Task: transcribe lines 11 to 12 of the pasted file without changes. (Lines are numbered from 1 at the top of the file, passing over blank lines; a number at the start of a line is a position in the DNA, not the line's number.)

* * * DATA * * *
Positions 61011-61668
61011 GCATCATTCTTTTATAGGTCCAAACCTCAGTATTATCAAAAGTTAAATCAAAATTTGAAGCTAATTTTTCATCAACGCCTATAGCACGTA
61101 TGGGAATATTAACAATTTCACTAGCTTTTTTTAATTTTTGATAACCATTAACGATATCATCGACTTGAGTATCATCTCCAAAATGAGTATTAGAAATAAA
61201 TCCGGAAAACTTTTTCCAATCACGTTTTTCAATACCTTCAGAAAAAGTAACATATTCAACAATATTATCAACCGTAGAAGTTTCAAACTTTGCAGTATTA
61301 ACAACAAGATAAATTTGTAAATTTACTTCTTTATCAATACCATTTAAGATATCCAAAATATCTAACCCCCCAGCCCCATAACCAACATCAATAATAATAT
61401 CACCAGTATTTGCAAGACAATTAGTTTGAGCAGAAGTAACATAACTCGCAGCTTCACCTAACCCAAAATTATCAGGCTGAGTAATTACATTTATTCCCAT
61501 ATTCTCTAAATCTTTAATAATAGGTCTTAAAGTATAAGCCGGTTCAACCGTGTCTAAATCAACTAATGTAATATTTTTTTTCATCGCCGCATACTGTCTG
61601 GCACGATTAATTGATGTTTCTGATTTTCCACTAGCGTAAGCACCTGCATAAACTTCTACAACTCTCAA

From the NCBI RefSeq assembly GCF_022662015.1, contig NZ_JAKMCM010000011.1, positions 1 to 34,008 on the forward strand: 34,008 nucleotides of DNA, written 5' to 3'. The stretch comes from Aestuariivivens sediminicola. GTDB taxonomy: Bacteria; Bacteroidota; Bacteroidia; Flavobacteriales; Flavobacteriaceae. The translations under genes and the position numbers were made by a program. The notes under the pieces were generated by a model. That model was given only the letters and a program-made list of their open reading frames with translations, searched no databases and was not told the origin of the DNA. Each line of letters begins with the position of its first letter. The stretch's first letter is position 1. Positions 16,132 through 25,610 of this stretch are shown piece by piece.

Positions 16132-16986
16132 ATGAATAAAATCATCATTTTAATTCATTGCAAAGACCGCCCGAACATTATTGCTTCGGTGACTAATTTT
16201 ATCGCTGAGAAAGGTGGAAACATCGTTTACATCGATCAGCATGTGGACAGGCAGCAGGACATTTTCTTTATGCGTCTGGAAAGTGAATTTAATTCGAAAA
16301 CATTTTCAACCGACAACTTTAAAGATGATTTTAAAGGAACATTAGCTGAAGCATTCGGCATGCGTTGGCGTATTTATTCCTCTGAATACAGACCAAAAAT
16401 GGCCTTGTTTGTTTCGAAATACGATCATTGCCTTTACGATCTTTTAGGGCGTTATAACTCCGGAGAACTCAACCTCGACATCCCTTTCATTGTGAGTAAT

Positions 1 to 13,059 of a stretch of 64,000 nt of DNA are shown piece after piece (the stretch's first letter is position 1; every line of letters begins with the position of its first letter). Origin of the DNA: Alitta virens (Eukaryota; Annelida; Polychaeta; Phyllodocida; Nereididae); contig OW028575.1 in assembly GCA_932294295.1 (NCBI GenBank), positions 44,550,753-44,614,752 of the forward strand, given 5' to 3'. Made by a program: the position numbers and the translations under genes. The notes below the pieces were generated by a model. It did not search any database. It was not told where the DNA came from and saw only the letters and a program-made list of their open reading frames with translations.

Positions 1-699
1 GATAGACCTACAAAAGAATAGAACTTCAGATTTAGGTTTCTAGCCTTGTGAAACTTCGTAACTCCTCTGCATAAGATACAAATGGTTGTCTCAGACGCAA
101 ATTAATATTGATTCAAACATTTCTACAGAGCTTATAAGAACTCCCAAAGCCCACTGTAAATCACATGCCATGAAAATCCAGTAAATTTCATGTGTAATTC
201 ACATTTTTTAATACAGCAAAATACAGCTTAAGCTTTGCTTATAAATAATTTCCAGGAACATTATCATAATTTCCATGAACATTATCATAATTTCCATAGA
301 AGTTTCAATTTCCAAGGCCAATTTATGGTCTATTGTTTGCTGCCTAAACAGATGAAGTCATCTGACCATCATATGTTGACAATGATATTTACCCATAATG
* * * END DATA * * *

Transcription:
16132 ATGAATAAAATCATCATTTTAATTCATTGCAAAGACCGCCCGAACATTATTGCTTCGGTGACTAATTTT
16201 ATCGCTGAGAAAGGTGGAAACATCGTTTACATCGATCAGCATGTGGACAGGCAGCAGGACATTTTCTTTATGCGTCTGGAAAGTGAATTTAATTCGAAAA